European firms make digital shift unevenly
ECA: Digitalisation could generate more than €110bn a yearEuropost , Brussels
EU businesses are not taking full advantage of cutting edge technologies to innovate and remain competitive. Almost five years ago, the Commission kicked off the Digitising European Industry (DEI) initiative, but despite its efforts to support national authorities, progress has been uneven among the Member States, the European Court of Auditors finds in its latest report.
There are estimates that digitalisation in the EU could generate more than €110bn of revenue a year, said Iliana Ivanova, the member of the European Court of Auditors responsible for the report. Stressing that so far, progress has been uneven across the EU Member States she added that to be a success the DEI initiative needs the continued commitment of all stakeholders – EU, governments and businesses.
There are EU countries that still do not have national digitalisation strategies or have not taken certain specific actions, such as establishing Digital Innovation Hubs, one of the key elements of the initiative. Digitalisation is not just acquiring new IT equipment and systems associated with better business performance across productivity, but also management practices, innovation, growth and higher-paying jobs.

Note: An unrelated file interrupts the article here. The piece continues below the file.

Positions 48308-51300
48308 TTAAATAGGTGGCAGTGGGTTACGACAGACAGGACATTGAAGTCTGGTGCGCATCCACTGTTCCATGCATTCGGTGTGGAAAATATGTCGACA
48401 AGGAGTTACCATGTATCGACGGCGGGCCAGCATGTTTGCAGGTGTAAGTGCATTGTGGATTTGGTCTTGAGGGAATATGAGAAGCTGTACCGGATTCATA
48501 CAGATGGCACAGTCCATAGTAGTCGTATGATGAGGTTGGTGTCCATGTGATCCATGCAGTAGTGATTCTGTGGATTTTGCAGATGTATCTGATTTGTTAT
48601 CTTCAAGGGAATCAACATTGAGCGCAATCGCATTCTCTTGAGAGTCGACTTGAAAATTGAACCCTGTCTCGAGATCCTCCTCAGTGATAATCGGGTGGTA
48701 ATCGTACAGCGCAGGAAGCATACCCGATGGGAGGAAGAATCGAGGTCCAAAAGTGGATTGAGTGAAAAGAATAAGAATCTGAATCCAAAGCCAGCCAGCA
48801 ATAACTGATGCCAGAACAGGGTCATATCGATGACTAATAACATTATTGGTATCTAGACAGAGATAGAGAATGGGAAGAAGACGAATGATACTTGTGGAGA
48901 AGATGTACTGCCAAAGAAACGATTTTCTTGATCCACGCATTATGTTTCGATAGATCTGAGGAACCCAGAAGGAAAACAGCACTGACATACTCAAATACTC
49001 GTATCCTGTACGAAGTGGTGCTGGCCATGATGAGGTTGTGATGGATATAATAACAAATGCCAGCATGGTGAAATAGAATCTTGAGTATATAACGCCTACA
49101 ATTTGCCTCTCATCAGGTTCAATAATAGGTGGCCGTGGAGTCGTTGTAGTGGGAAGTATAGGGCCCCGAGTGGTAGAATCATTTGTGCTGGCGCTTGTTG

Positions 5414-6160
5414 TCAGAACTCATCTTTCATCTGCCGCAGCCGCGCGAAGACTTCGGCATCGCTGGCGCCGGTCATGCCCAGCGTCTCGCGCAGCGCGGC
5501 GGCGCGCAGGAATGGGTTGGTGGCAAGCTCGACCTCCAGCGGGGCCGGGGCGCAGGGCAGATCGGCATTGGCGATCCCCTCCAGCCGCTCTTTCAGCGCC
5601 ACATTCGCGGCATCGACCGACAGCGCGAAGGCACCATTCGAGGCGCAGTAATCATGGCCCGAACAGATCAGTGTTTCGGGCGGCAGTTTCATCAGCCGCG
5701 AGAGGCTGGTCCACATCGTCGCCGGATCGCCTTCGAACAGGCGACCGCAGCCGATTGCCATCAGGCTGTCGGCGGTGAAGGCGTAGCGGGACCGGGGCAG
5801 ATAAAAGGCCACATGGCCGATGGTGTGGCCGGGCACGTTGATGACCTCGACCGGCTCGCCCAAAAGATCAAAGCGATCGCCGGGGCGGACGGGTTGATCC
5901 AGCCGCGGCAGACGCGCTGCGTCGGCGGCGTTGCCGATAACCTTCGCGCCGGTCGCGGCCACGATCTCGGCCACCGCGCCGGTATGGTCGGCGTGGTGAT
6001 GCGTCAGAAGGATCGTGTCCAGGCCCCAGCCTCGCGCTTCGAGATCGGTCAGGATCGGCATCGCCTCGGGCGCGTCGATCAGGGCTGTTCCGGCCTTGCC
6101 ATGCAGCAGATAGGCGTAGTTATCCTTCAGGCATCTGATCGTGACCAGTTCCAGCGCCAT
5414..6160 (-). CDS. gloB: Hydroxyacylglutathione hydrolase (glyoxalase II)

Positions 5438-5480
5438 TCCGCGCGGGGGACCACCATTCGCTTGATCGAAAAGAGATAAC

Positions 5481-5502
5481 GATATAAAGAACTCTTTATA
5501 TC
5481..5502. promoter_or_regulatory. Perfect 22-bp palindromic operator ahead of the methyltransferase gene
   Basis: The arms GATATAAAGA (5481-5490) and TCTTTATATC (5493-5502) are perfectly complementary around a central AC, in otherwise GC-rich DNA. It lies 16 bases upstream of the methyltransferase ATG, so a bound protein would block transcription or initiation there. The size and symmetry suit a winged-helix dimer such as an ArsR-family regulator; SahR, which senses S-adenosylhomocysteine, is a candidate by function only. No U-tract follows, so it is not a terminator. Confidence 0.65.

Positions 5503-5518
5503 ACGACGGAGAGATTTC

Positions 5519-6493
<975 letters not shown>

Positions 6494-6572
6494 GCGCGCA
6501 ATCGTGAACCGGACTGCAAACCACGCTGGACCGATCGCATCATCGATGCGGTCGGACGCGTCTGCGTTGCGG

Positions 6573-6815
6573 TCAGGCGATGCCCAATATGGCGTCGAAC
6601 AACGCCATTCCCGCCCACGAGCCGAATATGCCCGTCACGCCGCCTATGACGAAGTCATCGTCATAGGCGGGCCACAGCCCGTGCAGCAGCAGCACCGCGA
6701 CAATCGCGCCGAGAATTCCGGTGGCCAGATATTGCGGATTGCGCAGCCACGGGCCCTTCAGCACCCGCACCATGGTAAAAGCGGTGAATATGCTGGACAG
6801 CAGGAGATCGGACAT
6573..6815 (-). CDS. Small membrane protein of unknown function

Embracing the digital transformation is essential for many EU businesses to remain competitive. As 99 % of EU’s businesses are SMEs, it is particularly important to get this sector to address digitalisation.
According to the EU auditors, digitalisation of EU industries has progressed in recent years, but at different speeds between countries, regions and sectors. There are also large disparities between large companies and small and medium-sized enterprises.
The auditors also note that the total cost of creating and maintaining a framework for supporting EU industry digitalisation is unknown. Concerning the use of EU funds, Horizon 2020 supported the initiative and there were also measures potentially supporting the implementation of the DEI in the European Regional Development Funds (ERDF) programmes reviewed. The Commission has not, however, encouraged Member States to allocate ERDF funding to the initiative.
The report points out also that the take-up rate of fast broadband varies greatly between companies of different sizes. In 2019, only 46 % of SMEs had fast broadband access, and this is inevitably holding back the digital industrial revolution across the EU, the report says. The auditors also made a number of recommendations, which also take into consideration the proposed new Digital Europe 2021-2027 programme.